Now, 16 days later everything seemed pretty normal. We ride our bikes each day for 4-5 hours, pitch the tent, put solar panels up to charge the power bank, have bottle or wet wipe showers, clean the bikes, keep you guys updated on social media, have the next day’s rider briefing then dinner and go to bed at around 7pm. Wake up call at about 5.30am, pack everything up, 6.15am coffee and breakfast, 7am start the ride. Repeat.
In larger towns like Safaga, Luxor, Aswan and here in Abu Simbel the routine obviously changes a bit especially on the rest days, consisting of doing laundry, cleaning bike, lots of sleeping, eating, and a bit of sightseeing.
The riders on this tour are a wild mix from all over the world, including Canada, USA, England, Scotland, Holland, Germany, Switzerland and last but not least South Africa. The group is a bit smaller compared to previous years with I think 22 riders so far. Some more will join along the route and some will leave earlier. It’s a wonderful bunch of individuals all with the common quest for adventure and love for cycling. The support team of the TDA are working pretty hard to get this tour safely from one place to the next, mark the route, set up lunch stops, have some food ready when the racers arrive in the camp, and prepare dinner. This is just the tip of the iceberg and much more logistical stuff is going on in the background like driving the TDA truck from Cape Town to Cairo in December. It’s very impressive to see the team in action and really appreciate the amount of effort they put into making this trip memorable for all the riders.
EFI and the Race
Tour d’Afrique has a timed component in addition to its expedition format. Each rider has a choice of either taking part in the expedition without being timed or on the other hand ride timed on the official racing days. These are usually the days less dangerous to us riders. So far we had 7 out of 10 days marked as ‘race’. At this point I have no idea where I am standing but should be somewhere top 5 out of approx. 15 racers. I believe the race results will be up soon and updated more frequently over the coming months. For now, I am just aiming not to lose too much time and stay with the cyclos as best as possible without going too much into my red zone.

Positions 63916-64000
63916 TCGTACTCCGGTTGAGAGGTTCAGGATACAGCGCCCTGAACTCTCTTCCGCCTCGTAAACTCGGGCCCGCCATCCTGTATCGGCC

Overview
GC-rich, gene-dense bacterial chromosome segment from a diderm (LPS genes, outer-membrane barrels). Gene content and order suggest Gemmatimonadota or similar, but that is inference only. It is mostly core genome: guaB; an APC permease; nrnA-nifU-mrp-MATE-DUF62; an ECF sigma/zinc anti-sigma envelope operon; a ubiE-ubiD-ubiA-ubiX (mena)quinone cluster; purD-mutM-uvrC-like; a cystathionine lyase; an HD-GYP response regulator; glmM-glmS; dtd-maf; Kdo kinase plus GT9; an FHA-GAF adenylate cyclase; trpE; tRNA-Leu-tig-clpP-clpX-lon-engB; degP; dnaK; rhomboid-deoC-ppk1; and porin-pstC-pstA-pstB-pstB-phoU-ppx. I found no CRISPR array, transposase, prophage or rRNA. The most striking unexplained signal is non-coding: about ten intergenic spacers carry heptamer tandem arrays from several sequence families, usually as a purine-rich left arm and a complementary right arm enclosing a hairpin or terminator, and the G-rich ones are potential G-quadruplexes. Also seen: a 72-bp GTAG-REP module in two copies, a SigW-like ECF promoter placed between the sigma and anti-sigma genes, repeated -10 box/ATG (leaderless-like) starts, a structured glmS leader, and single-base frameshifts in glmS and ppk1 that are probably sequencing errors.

EFI means that riders attempt to ride Every Flippen (F=up to imagination) Inch of the tour. This is of course my main goal! Riding the whole thing without needing to get on the truck. Cross fingers I stay healthy and strong especially through Ethiopia.
Overall, I have been feeling fantastic and strong the last two weeks. My bike set up is almost perfect. A larger front ring would be great for more force on the flats but well, in the greater scheme of things it does not really matter, does it?
The Tour D’Afrique organisers have been working with a local agency that have been with us since Cairo. It’s fantastic to be able to tap into the local knowledge, and be able to experience a country through the eyes of locals. Some of the Egyptian riders are part of the Alexandria cycle team and used the miles for their base training. Very cool to connect with likeminded riders from other countries. Thank you Tamer and your family for inviting me to your home and serving us such a wonderful delicious feast. Mohamed for the support en route, and the Emeco travel team Ramon and Hashem for guiding us safely through the Egyptian desert.
Most of you know by now that I am a fond supporter of Qhubeka. With Tour D’Afrique I want to create awareness of the great work Qhubeka is doing and aim to collect enough donation to buy 300 Buffalo Bicycles at the end of my journey through Africa. Donation link and more info here: https://katjasteenkamp.com/qhubeka-world-bicycle-relief/
For daily updates and impressions on my tour through Africa follow me on Facebook, Instagram and Twitter.
We’ll be crossing the Sudanese border tomorrow. I am not certain how the internet connectivity will be and might not be able to send updates as frequently as before.